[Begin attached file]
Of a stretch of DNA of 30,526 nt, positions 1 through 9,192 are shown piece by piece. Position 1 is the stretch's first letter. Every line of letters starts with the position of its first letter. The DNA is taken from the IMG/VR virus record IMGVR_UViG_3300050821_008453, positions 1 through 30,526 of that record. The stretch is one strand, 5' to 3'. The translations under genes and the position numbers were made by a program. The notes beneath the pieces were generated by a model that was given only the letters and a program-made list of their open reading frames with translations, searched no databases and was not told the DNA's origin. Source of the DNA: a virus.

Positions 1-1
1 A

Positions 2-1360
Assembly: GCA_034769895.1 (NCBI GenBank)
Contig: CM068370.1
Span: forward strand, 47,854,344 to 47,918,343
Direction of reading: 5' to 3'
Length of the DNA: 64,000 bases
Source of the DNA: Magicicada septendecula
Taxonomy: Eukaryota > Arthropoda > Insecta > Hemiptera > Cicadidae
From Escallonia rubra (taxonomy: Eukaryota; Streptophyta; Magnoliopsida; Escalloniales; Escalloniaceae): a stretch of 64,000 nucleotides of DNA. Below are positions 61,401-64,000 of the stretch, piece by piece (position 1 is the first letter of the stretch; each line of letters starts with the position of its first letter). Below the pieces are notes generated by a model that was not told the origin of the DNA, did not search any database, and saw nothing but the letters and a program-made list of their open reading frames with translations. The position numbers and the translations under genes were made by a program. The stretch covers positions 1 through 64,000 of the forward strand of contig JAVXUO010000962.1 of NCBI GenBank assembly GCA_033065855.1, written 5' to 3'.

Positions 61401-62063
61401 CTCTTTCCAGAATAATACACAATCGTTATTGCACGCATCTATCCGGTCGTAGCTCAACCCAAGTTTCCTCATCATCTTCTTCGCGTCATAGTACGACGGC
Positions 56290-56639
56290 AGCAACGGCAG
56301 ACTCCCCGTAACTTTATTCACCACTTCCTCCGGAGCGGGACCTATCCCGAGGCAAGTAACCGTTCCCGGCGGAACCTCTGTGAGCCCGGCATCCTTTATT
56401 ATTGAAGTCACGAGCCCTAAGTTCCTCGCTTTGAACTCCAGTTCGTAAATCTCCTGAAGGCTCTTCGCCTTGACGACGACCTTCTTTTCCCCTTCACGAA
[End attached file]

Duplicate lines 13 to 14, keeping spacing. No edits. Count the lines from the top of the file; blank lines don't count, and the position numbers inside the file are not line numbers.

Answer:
Positions 61401-62063
61401 CTCTTTCCAGAATAATACACAATCGTTATTGCACGCATCTATCCGGTCGTAGCTCAACCCAAGTTTCCTCATCATCTTCTTCGCGTCATAGTACGACGGC